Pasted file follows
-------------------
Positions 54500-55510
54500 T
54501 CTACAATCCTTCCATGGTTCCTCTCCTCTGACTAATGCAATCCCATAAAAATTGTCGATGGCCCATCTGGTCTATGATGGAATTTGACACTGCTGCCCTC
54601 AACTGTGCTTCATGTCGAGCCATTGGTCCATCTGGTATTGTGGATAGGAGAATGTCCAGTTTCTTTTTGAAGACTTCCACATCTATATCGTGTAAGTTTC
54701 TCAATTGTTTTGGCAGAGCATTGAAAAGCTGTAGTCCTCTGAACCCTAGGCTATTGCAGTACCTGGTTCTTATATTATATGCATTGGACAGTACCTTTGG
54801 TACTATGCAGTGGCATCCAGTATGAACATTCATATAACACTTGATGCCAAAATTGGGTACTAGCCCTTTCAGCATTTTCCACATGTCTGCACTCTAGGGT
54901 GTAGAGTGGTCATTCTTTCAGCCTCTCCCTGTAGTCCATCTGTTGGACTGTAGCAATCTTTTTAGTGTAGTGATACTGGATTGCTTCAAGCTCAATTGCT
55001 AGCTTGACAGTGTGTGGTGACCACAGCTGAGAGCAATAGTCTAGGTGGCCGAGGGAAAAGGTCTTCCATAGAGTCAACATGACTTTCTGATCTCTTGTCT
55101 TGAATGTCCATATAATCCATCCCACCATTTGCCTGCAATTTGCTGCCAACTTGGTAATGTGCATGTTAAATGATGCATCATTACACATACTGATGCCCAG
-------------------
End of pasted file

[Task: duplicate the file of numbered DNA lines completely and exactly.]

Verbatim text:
Positions 54500-55510
54500 T
54501 CTACAATCCTTCCATGGTTCCTCTCCTCTGACTAATGCAATCCCATAAAAATTGTCGATGGCCCATCTGGTCTATGATGGAATTTGACACTGCTGCCCTC
54601 AACTGTGCTTCATGTCGAGCCATTGGTCCATCTGGTATTGTGGATAGGAGAATGTCCAGTTTCTTTTTGAAGACTTCCACATCTATATCGTGTAAGTTTC
54701 TCAATTGTTTTGGCAGAGCATTGAAAAGCTGTAGTCCTCTGAACCCTAGGCTATTGCAGTACCTGGTTCTTATATTATATGCATTGGACAGTACCTTTGG
54801 TACTATGCAGTGGCATCCAGTATGAACATTCATATAACACTTGATGCCAAAATTGGGTACTAGCCCTTTCAGCATTTTCCACATGTCTGCACTCTAGGGT
54901 GTAGAGTGGTCATTCTTTCAGCCTCTCCCTGTAGTCCATCTGTTGGACTGTAGCAATCTTTTTAGTGTAGTGATACTGGATTGCTTCAAGCTCAATTGCT
55001 AGCTTGACAGTGTGTGGTGACCACAGCTGAGAGCAATAGTCTAGGTGGCCGAGGGAAAAGGTCTTCCATAGAGTCAACATGACTTTCTGATCTCTTGTCT
55101 TGAATGTCCATATAATCCATCCCACCATTTGCCTGCAATTTGCTGCCAACTTGGTAATGTGCATGTTAAATGATGCATCATTACACATACTGATGCCCAG